SNP begs Westminster to keep nuclear power out of Scotland

The SNP has urged the UK’s new energy minister not to bring new nuclear projects to Scotland. The SNP has called on Westminster to focus on other renewable energy alternatives to fossil fuels as the UK scrambles to reduce its reliance on oil and gas, the price of which has soared over the last year in a global energy crisis sparked by Russia’s war in Ukraine.

Instead, the party argues that nuclear is unlikely to ease the current energy crisis as it can’t be rolled out quickly enough to bring bills down.

Supporters point out new nuclear power stations take years to build and rolling them out is an expensive and difficult process. Hinkley Point C has faced repeated delays and has gone over budget and is expected to cost £32billion.

This week, a report by Politico revealed Andrew Bowie is set to become the country’s first-ever nuclear minister in the new Department for Energy Security and Net Zero. Now, the SNP has sent Mr Bowie a warning.

The SNP’s Westminster energy spokesman Alan Brown said: “Andrew Bowie must be taking up one of the most pointless ministerial positions in the UK Government.

“If the Tories think they will bring down energy bills by building nuclear power stations that won’t be ready for years to come then they are more delusional than we thought.

“Scotland is awash with renewable energy potential and Andrew Bowie should be focusing his efforts there, as it will create jobs for his constituents for decades to come and will ensure we are using Scotland’s energy potential to the fullest.”

This is despite the Government’s April energy strategy detailing a huge expansion of the UK’s nuclear capacity as part of the drive to slash dependence on Russian fossil fuels.

The plan included an ambition to have nuclear power generating around 25 percent of the country’s clean electricity by 2050 up from the current 15 percent. Up to eight designated nuclear sites were in the strategy, wit the roll out of revolutionary small modular reactors, which are cheaper and easier to build.

The Government unveiled measures in response to rising global gas prices to “ensure Britain’s future energy supply is bolstered by reliable, affordable, low carbon power that is generated in this country”.

While nuclear energy is only part of the strategy, including a plan to expand Britain’s renewable energy capacity with other power sources such as wind and hydrogen, the SNP is vehemently against nuclear in Scotland.

The Conservative Party and the SNP have been known to clash on their stances on nuclear energy preciously. Liz Truss, the former Prime Minister who holds the record for the shortest-ever time in office, hit out at the now resigning Scottish First Minister Nicola Sturgeon during a speech at the Conservative party conference for her anti-nuclear stance.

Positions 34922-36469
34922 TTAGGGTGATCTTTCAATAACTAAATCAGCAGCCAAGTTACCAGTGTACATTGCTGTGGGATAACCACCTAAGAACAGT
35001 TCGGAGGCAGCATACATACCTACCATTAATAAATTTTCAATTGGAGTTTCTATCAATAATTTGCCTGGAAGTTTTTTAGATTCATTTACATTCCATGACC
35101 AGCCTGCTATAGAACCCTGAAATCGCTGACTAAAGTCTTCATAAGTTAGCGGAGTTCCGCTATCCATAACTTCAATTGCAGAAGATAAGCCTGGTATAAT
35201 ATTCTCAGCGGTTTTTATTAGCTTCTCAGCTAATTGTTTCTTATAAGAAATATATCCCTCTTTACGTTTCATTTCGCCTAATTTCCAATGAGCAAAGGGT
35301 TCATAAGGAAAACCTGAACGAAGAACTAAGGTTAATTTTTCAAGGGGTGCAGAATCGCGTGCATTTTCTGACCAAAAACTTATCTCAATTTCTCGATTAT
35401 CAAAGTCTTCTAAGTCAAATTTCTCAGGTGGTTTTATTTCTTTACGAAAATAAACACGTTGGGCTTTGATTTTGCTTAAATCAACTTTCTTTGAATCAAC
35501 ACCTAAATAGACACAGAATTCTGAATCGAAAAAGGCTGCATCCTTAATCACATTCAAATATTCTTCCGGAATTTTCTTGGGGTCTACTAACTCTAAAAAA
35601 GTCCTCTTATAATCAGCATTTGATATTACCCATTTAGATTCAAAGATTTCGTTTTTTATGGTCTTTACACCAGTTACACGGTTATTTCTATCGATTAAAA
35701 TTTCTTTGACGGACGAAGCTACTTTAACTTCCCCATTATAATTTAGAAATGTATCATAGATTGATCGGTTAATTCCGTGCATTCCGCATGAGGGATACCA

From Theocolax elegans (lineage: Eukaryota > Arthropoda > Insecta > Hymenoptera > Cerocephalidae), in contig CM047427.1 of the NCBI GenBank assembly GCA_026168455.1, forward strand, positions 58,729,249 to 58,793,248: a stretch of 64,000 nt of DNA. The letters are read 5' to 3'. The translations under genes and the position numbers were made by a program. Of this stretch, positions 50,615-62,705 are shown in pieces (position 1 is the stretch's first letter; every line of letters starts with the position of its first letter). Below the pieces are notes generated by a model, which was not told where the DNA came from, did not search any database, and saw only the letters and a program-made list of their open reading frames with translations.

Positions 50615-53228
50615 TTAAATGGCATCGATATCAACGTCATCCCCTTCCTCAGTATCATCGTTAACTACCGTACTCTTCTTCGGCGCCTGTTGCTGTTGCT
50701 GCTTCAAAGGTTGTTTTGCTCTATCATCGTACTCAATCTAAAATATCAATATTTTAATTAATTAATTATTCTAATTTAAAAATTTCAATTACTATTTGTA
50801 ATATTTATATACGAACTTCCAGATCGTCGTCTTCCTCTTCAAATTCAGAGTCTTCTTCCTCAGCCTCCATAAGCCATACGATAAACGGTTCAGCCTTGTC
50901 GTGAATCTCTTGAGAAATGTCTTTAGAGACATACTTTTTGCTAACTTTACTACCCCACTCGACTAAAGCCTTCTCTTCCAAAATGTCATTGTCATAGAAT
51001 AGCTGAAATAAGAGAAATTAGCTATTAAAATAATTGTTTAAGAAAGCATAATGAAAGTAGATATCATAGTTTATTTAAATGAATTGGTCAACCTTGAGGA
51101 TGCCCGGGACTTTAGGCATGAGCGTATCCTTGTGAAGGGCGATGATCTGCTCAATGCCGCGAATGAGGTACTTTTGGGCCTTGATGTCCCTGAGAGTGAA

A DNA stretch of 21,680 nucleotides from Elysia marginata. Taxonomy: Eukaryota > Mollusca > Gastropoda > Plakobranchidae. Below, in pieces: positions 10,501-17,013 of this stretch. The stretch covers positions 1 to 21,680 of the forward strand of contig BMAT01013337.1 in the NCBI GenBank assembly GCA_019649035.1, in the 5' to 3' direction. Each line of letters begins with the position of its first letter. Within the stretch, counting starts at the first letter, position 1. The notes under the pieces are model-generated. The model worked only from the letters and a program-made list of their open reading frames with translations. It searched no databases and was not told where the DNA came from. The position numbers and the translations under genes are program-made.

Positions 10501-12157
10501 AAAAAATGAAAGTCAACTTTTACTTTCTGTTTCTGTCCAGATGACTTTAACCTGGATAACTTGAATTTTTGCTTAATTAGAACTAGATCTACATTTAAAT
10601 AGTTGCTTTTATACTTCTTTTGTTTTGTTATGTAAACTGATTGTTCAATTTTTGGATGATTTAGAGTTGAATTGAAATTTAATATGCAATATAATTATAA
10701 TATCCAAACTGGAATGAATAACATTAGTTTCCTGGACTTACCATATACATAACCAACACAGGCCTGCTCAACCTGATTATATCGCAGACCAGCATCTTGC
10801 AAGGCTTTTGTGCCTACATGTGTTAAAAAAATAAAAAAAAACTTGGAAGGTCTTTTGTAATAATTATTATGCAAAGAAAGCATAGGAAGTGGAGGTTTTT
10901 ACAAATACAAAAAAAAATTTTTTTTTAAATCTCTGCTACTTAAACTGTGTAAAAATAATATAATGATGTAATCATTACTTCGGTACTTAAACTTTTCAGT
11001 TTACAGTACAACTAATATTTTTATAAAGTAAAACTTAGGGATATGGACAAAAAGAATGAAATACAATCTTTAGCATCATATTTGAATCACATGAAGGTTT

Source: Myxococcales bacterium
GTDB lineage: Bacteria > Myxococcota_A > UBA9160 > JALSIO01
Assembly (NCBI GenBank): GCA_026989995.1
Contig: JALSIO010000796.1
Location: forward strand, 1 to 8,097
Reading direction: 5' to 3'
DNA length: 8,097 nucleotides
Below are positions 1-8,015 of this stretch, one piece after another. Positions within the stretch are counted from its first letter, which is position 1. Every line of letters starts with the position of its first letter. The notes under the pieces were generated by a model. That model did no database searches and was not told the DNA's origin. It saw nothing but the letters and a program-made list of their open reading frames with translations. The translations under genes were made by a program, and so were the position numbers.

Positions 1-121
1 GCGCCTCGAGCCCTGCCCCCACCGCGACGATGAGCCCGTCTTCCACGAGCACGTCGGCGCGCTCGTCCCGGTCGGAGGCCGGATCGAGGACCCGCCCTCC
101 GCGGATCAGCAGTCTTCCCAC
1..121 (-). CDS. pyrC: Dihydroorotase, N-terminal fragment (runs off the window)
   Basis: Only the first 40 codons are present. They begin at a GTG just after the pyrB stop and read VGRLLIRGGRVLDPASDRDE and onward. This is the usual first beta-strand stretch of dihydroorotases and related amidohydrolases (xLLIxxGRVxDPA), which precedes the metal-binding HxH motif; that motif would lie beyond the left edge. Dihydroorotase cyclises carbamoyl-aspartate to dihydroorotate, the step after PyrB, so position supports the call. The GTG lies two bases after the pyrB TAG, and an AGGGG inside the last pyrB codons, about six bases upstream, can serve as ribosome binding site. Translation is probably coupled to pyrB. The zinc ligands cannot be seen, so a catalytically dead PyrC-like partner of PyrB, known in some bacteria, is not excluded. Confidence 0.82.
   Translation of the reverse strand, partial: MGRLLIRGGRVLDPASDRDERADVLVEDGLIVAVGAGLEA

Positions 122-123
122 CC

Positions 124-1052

She said: “Nicola Sturgeon won’t build new nuclear power stations in Scotland to solve the energy crisis in Scotland.

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“Have these people ever seen a tax rise they don’t like? Or an industry they don’t want to control? They don’t understand the British people. They don’t understand aspiration. They are prepared to leave our towns and cities facing decline.”

But Mr Brown added: “Households across Scotland are desperate for solutions to sky-high energy bills now and nuclear power will not provide that answer – indeed, the Government has confirmed it will increase our energy bills.

“Scotland is rich with renewable energy potential and we cannot have our resources squandered once again by successive Westminster governments, that is why the only way we can harness the potential of Scotland’s energy is by becoming an independent country.”

He added that nuclear projects were “one of the most expensive forms of energy”, pointing out the staggering costs of the UK’s main two nuclear projects in the pipeline, Hinkley Point C and Somerset C, which together could power 12 million homes once built.

The Scottish Government has an effective veto on new nuclear power developments through planning regulations.

The Hunterston B nuclear plant in North Ayrshire stopped production last January, meaning the EDF-operated Torness site in East Lothian is the only remaining nuclear power site in Scotland.

A UK Government spokesperson said: “Putin’s weaponisation of energy has shown how vital UK energy security is, and nuclear sits at the heart of achieving our energy independence.

“Nuclear provides reliable and clean energy, thousands of new well-paid jobs across the country and will help us delivery the cheapest electricity in Europe by 2035.

“Anyone dismissing these obvious benefits of nuclear energy is doing a disservice to the British, and Scottish, people. The UK’s Committee on Climate Change, the International Energy Agency and UN Economic Commission for Europe have all highlighted the important role for new nuclear electricity, in partnership with renewables, in helping the UK reach net zero.”

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